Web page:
How is wellbeing created?

We are all consciously or subconsciously searching for wellbeing. It beckons with many positive prospects. Those who feel happy, healthy, future-oriented and socially connected seem to be able to go through the world more positively. Looking at society, however, one can get the impression that wellbeing is on the decline. No wonder, given the high levels of stress that people expose themselves to on a daily basis. The search for more wellbeing is automatically followed by the question of where the pleasant feeling actually comes from. The good news is that we can produce wellbeing ourselves, with our thoughts and actions. We do not always have control over this. For example, experiences beyond our control can cloud our view of the day. However, positive thinking, cultivating meaningful relationships and successfully overcoming professional challenges recharge our happiness account. This automatically leads to greater wellbeing.

ICWB: Your guide for a life in balance

The search for wellbeing has been going on for at least as long as the search for the meaning of life. The term seems unambiguous, but in reality it is very complex. After all, wellbeing is not based solely on physical integrity, as is so often assumed. There are many other factors that make us feel good. Today, we explore what the term is all about and what contributes to wellbeing.

The most important facts at a glance:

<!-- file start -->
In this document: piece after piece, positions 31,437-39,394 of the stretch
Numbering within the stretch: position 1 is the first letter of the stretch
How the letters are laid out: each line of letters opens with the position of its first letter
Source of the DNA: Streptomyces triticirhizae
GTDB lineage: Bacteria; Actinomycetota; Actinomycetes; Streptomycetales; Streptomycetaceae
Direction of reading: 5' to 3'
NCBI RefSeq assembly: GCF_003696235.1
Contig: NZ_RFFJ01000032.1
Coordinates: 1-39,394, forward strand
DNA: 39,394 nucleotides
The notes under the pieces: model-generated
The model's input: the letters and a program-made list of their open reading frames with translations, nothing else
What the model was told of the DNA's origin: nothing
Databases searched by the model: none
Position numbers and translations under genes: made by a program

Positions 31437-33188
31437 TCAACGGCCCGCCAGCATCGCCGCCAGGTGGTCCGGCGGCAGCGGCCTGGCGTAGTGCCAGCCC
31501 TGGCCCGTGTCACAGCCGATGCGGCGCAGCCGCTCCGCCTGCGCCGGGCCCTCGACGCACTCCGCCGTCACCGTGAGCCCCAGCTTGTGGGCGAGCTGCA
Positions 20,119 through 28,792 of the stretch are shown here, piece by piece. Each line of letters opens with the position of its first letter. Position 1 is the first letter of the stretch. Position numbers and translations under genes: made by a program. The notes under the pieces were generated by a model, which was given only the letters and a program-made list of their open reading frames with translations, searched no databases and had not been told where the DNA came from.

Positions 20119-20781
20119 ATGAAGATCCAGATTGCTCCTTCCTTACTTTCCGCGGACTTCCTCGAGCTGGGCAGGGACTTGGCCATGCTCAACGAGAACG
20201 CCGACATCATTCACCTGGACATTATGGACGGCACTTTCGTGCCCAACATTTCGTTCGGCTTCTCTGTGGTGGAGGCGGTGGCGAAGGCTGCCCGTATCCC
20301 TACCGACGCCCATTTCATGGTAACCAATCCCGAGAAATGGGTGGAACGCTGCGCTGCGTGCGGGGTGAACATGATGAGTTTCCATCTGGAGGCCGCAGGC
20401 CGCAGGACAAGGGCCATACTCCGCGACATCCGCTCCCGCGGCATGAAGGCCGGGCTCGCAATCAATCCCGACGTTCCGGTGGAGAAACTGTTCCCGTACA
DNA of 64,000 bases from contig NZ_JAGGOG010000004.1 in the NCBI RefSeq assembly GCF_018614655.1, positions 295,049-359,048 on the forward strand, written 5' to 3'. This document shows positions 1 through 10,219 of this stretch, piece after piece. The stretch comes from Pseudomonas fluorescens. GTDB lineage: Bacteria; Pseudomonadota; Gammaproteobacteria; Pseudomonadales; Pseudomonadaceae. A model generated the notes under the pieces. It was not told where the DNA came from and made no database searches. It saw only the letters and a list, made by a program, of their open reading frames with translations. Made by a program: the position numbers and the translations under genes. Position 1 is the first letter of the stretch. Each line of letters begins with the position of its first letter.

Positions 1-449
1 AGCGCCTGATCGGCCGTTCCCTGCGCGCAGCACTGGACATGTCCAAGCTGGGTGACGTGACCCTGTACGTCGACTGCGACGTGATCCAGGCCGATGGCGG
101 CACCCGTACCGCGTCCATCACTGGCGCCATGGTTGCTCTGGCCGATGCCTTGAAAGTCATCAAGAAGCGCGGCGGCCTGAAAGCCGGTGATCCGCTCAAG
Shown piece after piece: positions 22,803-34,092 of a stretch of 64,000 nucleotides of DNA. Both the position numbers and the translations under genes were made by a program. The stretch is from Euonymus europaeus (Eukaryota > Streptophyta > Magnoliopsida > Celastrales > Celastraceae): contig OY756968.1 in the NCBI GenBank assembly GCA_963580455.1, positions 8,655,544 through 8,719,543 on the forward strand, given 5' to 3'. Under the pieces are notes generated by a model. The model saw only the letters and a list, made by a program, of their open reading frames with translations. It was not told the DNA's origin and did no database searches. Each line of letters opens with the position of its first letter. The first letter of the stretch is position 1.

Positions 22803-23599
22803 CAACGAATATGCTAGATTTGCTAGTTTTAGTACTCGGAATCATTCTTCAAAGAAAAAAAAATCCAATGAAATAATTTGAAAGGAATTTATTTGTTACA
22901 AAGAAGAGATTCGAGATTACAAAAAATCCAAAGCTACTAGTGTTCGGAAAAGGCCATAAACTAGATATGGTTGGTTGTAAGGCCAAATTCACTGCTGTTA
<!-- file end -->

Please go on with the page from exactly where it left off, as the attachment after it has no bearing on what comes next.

• the term wellbeing covers the physical and mental spheres
  • individual wellbeing can be self-promoted
  • self-reports help to measure the degree of wellbeing
  • inner satisfaction, positive thinking patterns, physical health
  • resilience and wellbeing can influence each other
  • apps help to monitor and could increase the wellbeing

International Center for Well-Being (ICWB)

wellbeing circle

One Health

One Health is a multisectoral, collaborative, and transdisciplinary strategy that works at the local, regional, national, and global levels to achieve optimal health outcomes while acknowledging the interdependence of humans, animals, plants, and their environment.

Mental Health

Our emotional, psychological, and social wellbeing all fall under the category of mental health. It has an effect on our thoughts, feelings, and actions. Additionally, it influences how we deal with stress, interact with people, and make choices. At every stage of life, mental wellness is critical.

Physical Health

Exercise on a regular basis, a balanced diet, and enough rest all contribute to good health. When required, individuals get medical therapy to preserve equilibrium. Physical wellbeing entails leading a healthy lifestyle in order to minimize the chance of sickness.

Food Security

All of these factors contribute to optimal health: regular exercise, a balanced diet, and enough relaxation. When required, individuals get medical therapy to restore equilibrium. Physical wellbeing entails leading a healthy lifestyle in order to minimize illness risk.